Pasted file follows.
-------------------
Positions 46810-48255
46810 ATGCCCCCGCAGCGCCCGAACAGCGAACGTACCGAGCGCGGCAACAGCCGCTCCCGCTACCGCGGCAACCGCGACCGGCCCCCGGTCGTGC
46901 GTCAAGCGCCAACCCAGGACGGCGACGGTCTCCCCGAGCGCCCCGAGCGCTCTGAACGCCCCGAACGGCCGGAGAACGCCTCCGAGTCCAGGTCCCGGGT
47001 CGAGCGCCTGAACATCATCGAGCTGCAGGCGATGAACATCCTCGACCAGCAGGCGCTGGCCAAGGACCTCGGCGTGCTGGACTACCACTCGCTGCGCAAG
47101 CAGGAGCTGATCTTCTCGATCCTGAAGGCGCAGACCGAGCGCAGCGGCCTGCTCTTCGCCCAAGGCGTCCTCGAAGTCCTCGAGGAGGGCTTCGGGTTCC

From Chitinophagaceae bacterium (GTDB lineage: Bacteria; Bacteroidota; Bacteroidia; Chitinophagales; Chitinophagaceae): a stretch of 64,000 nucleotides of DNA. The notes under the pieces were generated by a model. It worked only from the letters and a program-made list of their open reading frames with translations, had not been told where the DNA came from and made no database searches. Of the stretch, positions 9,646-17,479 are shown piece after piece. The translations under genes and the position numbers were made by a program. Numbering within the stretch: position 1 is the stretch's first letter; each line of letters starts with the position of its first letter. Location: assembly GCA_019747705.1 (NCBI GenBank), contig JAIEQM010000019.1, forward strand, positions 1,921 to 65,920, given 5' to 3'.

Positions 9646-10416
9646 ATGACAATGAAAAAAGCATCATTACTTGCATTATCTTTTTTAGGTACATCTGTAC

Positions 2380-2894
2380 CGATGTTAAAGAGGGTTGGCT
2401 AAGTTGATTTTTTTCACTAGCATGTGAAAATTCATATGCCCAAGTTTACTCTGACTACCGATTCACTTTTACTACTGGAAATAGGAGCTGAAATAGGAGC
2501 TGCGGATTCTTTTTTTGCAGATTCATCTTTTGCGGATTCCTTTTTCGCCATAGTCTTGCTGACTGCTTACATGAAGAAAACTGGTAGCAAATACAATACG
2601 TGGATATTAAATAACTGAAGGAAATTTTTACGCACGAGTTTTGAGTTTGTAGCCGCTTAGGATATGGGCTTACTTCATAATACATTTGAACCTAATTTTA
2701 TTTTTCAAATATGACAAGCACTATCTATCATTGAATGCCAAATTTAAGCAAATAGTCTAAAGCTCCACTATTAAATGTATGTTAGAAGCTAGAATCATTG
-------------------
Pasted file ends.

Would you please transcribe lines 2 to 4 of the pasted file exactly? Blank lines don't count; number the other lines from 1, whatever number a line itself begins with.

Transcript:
46810 ATGCCCCCGCAGCGCCCGAACAGCGAACGTACCGAGCGCGGCAACAGCCGCTCCCGCTACCGCGGCAACCGCGACCGGCCCCCGGTCGTGC
46901 GTCAAGCGCCAACCCAGGACGGCGACGGTCTCCCCGAGCGCCCCGAGCGCTCTGAACGCCCCGAACGGCCGGAGAACGCCTCCGAGTCCAGGTCCCGGGT
47001 CGAGCGCCTGAACATCATCGAGCTGCAGGCGATGAACATCCTCGACCAGCAGGCGCTGGCCAAGGACCTCGGCGTGCTGGACTACCACTCGCTGCGCAAG